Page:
Jeff Duntemann's Contrapositive Diary Rotating Header Image

August 10th, 2008:

One Ebook Reader Inside Another

The programming tracks at Denvention 3 didn't get me terribly fired up to see them, and that was evidently a common reaction. Instead, I spent a lot of time with friends camped out on couches talking tech. Intense discussion went on about ebook readers and what they ought to be, along with much flashing of Kindles and Sonys and iPhones—which, I might suggest, would make reasonable reflow readers if a Certain Somebody of Inconsistent Insight wasn't so convinced that nobody reads anymore. (And if Apple didn't reserve the right to reach down to your iPhone and nuke any application it doesn't like…) So it may be time to outline what several years of thinking (and a certain amount of messing with various reader thingies that I have owned, borrowed, or simply beaten on) have converged to, in my own vision of an Ideal Ebook Reader.

The shouting war between those who want to read fixed pages and those who want to read reflowable text is pointless, and after awhile, silly. There is more than one possible view of a document, and as with suits and dresses, some documents look better in certain views than in others. A novel or nonfiction volume lacking illustrations can be read reflowably on a small screen. Anything with useful page structure or significant illustrations requires a genuine page view. Page views require large displays. There's no getting around that. On the other hand, the conventional wisdom that you must have either a full-page view or a pocket-sized device is also dead wrong.

Envision this: A rectangular block roughly the size and shape of an iPhone. It's really a storage module, with an SSD of a decent size. (I'd suggest at least 32 GB for starters.) The storage module has some minimal intelligence, and a battery. On one end, there's a high-bandwidth serial connector. USB 2 isn't quite broad enough. ESATA would work, or whatever comes after USB 2. Now, note well that the storage module is not only a storage module. It has an display and touch controls, and a renderer for reflowable ebook text, as well as a viewer for images and videos. It may also be a cell phone; certainly, there's room for the jelly beans in something that size.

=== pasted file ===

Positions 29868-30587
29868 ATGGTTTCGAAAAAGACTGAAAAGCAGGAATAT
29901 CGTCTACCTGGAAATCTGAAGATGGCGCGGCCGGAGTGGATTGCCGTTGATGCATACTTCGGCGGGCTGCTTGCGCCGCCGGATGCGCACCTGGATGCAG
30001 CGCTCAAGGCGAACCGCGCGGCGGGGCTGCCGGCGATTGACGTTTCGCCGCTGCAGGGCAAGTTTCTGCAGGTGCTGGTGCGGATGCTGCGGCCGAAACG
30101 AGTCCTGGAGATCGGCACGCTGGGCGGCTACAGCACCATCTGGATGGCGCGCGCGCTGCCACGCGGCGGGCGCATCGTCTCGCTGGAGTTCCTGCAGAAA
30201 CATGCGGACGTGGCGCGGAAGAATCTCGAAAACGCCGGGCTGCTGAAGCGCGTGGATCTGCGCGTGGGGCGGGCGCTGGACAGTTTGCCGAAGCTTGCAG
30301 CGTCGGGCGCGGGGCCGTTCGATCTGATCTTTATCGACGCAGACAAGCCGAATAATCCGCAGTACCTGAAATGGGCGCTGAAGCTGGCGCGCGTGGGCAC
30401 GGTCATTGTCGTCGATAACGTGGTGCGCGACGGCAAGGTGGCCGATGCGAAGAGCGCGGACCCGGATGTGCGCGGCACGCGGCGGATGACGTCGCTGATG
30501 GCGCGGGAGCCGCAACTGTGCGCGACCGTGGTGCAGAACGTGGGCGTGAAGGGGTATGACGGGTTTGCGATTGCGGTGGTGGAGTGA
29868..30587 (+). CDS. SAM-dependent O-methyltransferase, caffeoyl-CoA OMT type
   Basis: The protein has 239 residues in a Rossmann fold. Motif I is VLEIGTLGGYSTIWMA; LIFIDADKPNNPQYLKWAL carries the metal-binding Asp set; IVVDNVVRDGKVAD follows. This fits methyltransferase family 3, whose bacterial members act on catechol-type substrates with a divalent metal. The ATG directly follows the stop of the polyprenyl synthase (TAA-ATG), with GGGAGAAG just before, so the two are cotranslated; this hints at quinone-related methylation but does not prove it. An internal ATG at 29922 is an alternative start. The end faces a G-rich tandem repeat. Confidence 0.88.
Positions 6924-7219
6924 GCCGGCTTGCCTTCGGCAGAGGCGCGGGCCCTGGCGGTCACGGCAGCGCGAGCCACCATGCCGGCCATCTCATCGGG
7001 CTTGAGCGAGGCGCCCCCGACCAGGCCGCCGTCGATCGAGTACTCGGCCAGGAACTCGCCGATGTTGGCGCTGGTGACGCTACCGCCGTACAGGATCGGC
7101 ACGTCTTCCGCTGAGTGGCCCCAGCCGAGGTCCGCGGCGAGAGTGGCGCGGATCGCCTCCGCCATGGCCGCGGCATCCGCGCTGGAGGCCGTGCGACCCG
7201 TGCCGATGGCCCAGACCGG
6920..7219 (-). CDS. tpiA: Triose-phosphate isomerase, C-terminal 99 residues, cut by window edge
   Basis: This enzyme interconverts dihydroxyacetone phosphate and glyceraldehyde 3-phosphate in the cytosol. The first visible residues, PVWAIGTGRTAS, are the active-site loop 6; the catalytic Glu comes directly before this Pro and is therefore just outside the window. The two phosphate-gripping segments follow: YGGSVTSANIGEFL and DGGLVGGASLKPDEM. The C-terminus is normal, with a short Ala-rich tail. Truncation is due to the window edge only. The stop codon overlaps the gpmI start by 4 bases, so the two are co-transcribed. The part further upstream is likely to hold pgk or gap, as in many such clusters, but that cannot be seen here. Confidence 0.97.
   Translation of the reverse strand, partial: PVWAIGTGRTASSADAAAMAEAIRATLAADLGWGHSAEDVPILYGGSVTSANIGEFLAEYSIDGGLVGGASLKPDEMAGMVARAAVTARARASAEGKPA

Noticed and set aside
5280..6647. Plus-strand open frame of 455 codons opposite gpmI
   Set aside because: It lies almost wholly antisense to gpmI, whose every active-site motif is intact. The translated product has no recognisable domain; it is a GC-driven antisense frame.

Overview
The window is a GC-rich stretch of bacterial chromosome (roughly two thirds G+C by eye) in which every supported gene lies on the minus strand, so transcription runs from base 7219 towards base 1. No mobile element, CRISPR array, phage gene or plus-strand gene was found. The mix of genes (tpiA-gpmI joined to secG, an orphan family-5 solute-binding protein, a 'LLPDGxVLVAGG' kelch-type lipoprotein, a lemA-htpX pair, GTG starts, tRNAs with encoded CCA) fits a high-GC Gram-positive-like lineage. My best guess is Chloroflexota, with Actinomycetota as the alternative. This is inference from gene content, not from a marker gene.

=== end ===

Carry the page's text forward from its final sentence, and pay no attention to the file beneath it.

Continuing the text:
Now envision a second, larger device, which is basically a tablet, or a convertible clamshell. It isn't necessarily a competitor to a full-featured laptop or Tablet PC, but something more resembling a 10″ or 11″ netbook, with enough processor muscle to handle Web browsing, email, and light text/spreadsheet manipulation. It has a slot for a removable drive…and the storage module I described above plugs into the slot. The tablet uses the smaller module for its data storage, but the data storage device itself can operate independently, as a pocket ebook reader or even a cell phone. No sync problems: There's only one SSD for both devices. But when you don't need the tablet reader, you pop out the pocket reader and stick in your pocket. If you have an idle moment, thumb it on and read another chapter from The Molten Flesh. Or call ahead to reserve a table at Chez Geeque.

What we basically have here is a GSM-equipped pocket reader that “wears” a larger tablet reader for the sake of its display and battery, and possibly its keyboard. The two devices (tablet and pocket reader) don't necessarily have to be made by the same firm. The two physical form factors and interface mechanisms should ideally be an independent hardware/software standard, so that people could choose one device or another from several vendors, mixing and matching tablets and pocket readers to fit their own preferences. Not everybody may want a pocket reader, so a “dumb” storage block without a display would be possible, and cheaper. Putting GSM on the pocket reader would allow the pocket reader to be a cellphone, and the docked assembly to work like a Kindle.

I don't know how likely this is, and I know it's not going to happen next week. I just need to make it clear that this is what I want, and what I think might serve the needs of the greatest number of ebook people in the greatest number of ways. I do know that getting into the either-or mindset is a trap, for ebook readers or anything else. We are engineers. We solve problems. And sometimes one solution lies inside another.